places. When I sit down and try to force a plot, it usually feels forced, or I
wind up going another way anyway.
What advice would you give aspiring
writers?
The only good advice for writers is
to read, and to write. You can’t be a good writer in a vacuum, and you can’t
write a book (or even a poem) if all you do is talk about it. Just remember
that it’s work. You’re generally not going to sit down, boom, and come away a
day later with a perfect story or chapter or whatever. I’m not sure why some
writers think that should happen. Rembrandt didn’t paint every painting in one
go, right?
What prompted you to become a
writer?
Nothing prompted me, I’ve just
always written. Even in elementary school, I was writing stories.
What’s the best thing about being a
writer?
It’s hard to say. For me, it’s a
little like asking what’s best about breathing. Writing is just something I do.
Even if I were never published again, I’m always going to write. But some of
the best perks are working at home in pajamas, and knowing that you can really
touch someone with something you’ve written.
How did you come up with the idea
for the Cold Kiss series?
 —Cold Kiss came from a conversation
with friends. We were joking about what could possibly come after werewolves
and angels and vampires, and someone said, “Zombies.” At that point, there were
already a few zombie books out there, but I was struck by wanting to do what I
hadn’t seen—give a girl a zombie boyfriend. And the book evolved from there.
How would you describe the Cold Kiss
series?
Is two a series? It’s always hard to
tell! I’m not sure how to describe the books—they’re paranormal but rooted in a
very real world, they’re romance but there’s also a whole lot of sad in there.
Maybe I should say that the way I’d like to describe them is one girl’s
discovery of herself. At bottom, that’s what happens in both books.
Did you add some of your personality
into Wren?
There’s probably some of me in every
character I write, even if it’s just a band I like or the fact that I hate
brussels sprouts. Wren gets her love of horror from me, and her snarky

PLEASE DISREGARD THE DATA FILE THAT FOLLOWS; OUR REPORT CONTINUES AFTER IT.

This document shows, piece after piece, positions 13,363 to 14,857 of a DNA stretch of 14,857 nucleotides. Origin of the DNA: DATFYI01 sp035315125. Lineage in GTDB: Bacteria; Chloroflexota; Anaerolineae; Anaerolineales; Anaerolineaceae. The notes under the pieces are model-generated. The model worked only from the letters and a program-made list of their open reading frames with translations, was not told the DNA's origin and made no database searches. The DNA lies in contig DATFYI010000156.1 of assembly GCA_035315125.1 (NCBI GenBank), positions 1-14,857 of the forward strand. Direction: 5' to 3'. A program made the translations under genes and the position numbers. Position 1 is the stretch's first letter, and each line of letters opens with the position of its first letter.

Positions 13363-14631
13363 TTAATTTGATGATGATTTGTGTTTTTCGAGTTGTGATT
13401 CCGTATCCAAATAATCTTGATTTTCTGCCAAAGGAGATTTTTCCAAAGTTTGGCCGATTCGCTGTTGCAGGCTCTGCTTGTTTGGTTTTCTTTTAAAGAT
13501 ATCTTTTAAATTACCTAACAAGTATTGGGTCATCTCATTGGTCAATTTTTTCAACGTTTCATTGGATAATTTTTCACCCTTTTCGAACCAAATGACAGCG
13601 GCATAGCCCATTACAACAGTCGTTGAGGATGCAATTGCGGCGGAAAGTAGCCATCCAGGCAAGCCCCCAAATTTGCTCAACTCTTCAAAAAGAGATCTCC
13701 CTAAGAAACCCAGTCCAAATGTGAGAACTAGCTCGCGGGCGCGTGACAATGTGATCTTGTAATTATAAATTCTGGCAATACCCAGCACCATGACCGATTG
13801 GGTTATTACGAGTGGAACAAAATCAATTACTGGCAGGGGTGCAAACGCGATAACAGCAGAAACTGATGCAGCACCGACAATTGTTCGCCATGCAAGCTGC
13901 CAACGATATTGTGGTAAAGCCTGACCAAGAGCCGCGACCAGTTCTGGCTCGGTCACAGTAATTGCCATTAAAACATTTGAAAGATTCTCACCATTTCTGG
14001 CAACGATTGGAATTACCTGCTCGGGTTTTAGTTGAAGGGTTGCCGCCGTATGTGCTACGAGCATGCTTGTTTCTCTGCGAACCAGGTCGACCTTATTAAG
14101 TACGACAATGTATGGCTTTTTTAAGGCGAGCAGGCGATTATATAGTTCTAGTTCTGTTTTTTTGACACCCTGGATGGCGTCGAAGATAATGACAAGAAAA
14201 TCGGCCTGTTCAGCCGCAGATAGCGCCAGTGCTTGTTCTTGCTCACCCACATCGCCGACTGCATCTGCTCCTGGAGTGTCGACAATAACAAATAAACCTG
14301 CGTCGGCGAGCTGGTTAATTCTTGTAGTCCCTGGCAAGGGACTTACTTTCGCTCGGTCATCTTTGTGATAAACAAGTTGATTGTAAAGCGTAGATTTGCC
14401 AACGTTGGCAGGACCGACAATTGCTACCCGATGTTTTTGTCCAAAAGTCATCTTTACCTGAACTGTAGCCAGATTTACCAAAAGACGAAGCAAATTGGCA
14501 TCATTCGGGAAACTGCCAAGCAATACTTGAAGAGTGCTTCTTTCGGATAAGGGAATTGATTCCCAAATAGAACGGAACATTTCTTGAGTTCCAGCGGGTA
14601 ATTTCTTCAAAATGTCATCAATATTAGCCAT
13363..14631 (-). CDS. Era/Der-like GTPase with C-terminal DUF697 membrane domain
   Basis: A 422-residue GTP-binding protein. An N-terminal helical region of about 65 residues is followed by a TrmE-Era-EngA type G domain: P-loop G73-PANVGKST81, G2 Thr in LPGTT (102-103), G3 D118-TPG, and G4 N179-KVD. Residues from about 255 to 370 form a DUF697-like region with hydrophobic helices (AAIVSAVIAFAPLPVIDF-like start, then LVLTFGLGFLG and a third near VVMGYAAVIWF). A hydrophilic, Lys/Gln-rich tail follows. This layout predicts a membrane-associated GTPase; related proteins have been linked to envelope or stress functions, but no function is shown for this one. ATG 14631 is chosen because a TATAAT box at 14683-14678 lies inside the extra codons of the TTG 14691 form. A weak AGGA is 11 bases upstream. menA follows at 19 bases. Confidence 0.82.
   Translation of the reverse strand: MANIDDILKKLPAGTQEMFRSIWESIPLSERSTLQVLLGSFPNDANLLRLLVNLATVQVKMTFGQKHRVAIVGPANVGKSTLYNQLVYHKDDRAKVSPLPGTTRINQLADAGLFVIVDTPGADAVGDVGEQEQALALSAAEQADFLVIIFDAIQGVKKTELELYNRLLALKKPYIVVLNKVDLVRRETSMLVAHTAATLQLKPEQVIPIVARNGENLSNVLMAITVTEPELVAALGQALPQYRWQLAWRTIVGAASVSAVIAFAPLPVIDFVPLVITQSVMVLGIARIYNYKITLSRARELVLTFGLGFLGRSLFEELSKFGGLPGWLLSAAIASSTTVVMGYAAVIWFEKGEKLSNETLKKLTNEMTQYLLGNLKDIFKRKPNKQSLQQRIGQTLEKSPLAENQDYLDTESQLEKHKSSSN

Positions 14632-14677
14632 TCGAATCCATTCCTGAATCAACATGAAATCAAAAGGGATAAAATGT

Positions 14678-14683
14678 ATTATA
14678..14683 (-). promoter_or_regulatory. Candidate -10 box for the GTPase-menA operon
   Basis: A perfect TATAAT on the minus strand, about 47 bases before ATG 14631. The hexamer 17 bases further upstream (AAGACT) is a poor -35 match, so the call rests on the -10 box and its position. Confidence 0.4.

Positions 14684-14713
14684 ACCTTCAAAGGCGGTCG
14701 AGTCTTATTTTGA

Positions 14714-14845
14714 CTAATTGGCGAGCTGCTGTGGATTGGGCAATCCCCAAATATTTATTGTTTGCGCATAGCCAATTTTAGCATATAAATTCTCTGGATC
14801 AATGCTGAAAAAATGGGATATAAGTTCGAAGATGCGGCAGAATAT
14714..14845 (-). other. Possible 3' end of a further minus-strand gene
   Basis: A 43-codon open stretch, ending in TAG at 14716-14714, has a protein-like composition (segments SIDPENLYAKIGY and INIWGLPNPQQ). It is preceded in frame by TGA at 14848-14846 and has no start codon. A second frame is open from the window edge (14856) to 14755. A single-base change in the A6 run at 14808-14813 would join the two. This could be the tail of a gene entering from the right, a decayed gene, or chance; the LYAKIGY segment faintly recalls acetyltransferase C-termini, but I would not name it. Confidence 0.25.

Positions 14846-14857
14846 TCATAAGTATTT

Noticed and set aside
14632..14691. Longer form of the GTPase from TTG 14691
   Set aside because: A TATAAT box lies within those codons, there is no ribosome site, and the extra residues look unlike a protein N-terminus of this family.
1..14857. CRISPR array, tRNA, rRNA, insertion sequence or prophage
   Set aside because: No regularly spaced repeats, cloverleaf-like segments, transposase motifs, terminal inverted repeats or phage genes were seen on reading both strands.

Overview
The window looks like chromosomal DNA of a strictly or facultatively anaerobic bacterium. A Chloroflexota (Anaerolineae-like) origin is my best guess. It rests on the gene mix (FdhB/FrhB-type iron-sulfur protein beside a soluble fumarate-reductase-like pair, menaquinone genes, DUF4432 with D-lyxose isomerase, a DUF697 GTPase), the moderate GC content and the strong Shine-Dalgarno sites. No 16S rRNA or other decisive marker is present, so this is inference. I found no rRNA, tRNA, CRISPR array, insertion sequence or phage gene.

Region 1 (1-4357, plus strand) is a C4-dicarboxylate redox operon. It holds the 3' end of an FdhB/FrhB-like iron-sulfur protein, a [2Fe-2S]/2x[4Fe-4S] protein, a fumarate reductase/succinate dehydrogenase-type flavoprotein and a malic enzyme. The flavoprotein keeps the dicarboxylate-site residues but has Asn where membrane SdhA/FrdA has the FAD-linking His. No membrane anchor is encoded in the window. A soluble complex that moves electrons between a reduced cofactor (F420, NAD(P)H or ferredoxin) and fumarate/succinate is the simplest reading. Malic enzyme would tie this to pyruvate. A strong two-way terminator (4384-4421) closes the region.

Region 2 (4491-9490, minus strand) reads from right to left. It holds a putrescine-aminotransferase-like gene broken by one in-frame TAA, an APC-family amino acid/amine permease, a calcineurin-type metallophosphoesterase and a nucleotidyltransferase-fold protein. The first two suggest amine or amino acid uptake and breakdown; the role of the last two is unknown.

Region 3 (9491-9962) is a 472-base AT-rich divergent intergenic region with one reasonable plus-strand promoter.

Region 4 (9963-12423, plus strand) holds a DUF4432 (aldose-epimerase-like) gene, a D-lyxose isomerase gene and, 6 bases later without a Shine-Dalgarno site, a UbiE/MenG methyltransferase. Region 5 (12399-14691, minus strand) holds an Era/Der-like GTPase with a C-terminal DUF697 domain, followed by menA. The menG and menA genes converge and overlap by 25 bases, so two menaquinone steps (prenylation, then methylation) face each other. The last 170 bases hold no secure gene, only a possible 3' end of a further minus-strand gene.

mouth.
 
What would you have done about
Danny, if you were in Wren’s shoes?
Exactly what Wren did, although I
like to think I never would have raised him from the dead in the first place.
There’s just no other conclusion to their story for me, for the sake of both of
them.
 
What question have you always wanted
to be asked in an interview? How would you answer that question?
Wow, that’s tough. Maybe what I
would do if I weren’t a writer? Every once in a while I picture something
completely different, like working with big animals at a zoo. Or working in
film production—not acting or directing, something behind the scenes. But then
I always see myself coming home at the end of the day and writing anyway, so
I’m not sure it matters!
Can you share a little about your
current work with us?
I’m all over the place right now.
Last year was hard for me for a few reasons, and I wasn’t able to focus on one
thing specifically, or choose what that one thing would be. So I dabbled in a
couple of ideas, and I think I’ve finally decided—or realized—what it is I
should be writing. Which can be a very different thing than what I “think” I
should be writing. There are … young people in it! There’s no magic, but there
is a famous route across the United States.
Do you have anything specific that
you want to say to your readers?
Thank you! I mean, that’s the most important
thing, always. Someone read a book I wrote—on purpose! That’s huge. I’m
grateful to everyone who does, and I’m always thrilled when people like the
books.